Updated: Feb 28
Imagine if God were walking through Chinatown. What would God look or sound like?
“Maybe God looks like an old Chinese grandma. Maybe God speaks Cantonese, Russian, or Spanish (all languages prevalent in Chinatown). Maybe God is smoking a cigarette. Maybe God smells like fish or herbs or incense. When we walk through Chinatown, we encounter a God who challenges us because Chinatown challenges us. Here, we meet God on God’s terms.” – Nate Lee, board member of Kingdom Rice
Chinatown’s story is a portal to the hyper-diversity of cities like San Francisco
Note that peoples of the world have descended upon the Bay Area and cities like it – the sheer migration of people into Bay Area cities from all throughout the world. There’s never been a time like this. “Missions” is no longer just across the oceans. It’s across the street, across the hall, in the market, or dancing next to us in Zumba class.
(See this chart found at one of my partner ministries, Youth With a Mission, San Francisco)
The frontiers of mission have been traditionally thought to be overseas. But with globalization, the frontiers are not so much geographic, they are urban and Asian (urban theologian Ray Bakke named this trend 20 years ago). More people are living in cities than ever before in history. Also, Asian culture and influence are sweeping the world. Whereas our Western world was once characterized with rugged individualism and the “Marlboro Man,” immigration and the onslaught of social media has brought “face” culture to the mainstream. Thirst for “face” is no longer a descriptor for Asians only. The thirst for face is ubiquitous, and the Church needs to pivot and embrace this reality.
With the nations at our doorstep, the Chinatown story is an entryway to the Kingdom’s unfolding plan. Cities in the Bay Area have a front-row seat. But we all have a role in inviting people to share in this story.
People from these nations are thirsting for an honor only God’s Story can ultimately give.
Recent global shifts have brought honor-shame to the forefront. Global Christianity has shifted from West to East, and North to South. No longer are Western lands the center of Christianity. Similarly, the moral imperative has shifted from guilt to shame. With all these unprecedented shifts, sharing the shame-reversing Good News of God is imperative.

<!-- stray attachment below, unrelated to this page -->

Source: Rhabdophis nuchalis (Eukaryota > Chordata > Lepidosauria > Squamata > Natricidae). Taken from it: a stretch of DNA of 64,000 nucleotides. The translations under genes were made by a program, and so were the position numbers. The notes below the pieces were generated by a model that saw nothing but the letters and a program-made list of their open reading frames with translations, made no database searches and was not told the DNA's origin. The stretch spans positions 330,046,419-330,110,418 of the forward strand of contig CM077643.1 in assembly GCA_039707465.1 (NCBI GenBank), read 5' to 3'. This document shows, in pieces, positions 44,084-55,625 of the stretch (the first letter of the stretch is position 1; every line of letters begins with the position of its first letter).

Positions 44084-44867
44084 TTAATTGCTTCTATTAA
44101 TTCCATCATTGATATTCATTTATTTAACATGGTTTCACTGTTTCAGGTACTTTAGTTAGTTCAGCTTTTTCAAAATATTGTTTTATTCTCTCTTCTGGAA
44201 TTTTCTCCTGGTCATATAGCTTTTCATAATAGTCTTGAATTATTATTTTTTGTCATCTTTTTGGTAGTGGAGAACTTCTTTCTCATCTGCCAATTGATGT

You are already familiar with Jesus’ invitations to the least likely in many of his encounters to the most despised, outcast, ridiculed. And perhaps you’re already familiar with all the “shameful” characters contained within Jesus’ genealogy. We know Jesus’ mission. But rarely is it expressed this way. Jesus reverses our shame. How much have you thought through any of Jesus encounters with that simple framework? Or for that matter, how much have we thought through the entire biblical story with that framework? How much have you shared your own testimony to others from a place of how God reversed your shame? It requires vulnerability; it requires being present in other people’s lives.
Consider these links:
What if Gospel Presentations originated in Asia instead of in the West? The Four Spiritual Laws if it were written from an Eastern Perspective: Law 1
We need to stop assuming that guilt is the only way the Spirit convicts people of sin: Why I kissed “Evangelistic Programs” Goodbye – Kingdom Rice
Bringing the Kingdom to our own Ohanas.
“Build houses and dwell in them; plant gardens and eat their fruit.” Je 29:5, NKJV
Are apocalyptic-looking skies part of our new normal of disasters, loss, masks, and injustice? Under very different circumstances, the Israelites too had to accept a new normal. False prophets promised escape. Yet the Lord commanded the Israelites to settle into the new normal, to engage for the long haul, and to seek the peace in their city. How relevant these words are to us today to embrace this new normal and to seek the peace of our own communities, orange skies and all.
Christian history reveals times when Christianity rose during transitions and new normals (e.g. the early Church, communist regimes, previous pandemics). This is the time (during our pandemic) and the place (our increasingly diverse U.S.) to seek the peace of where we live.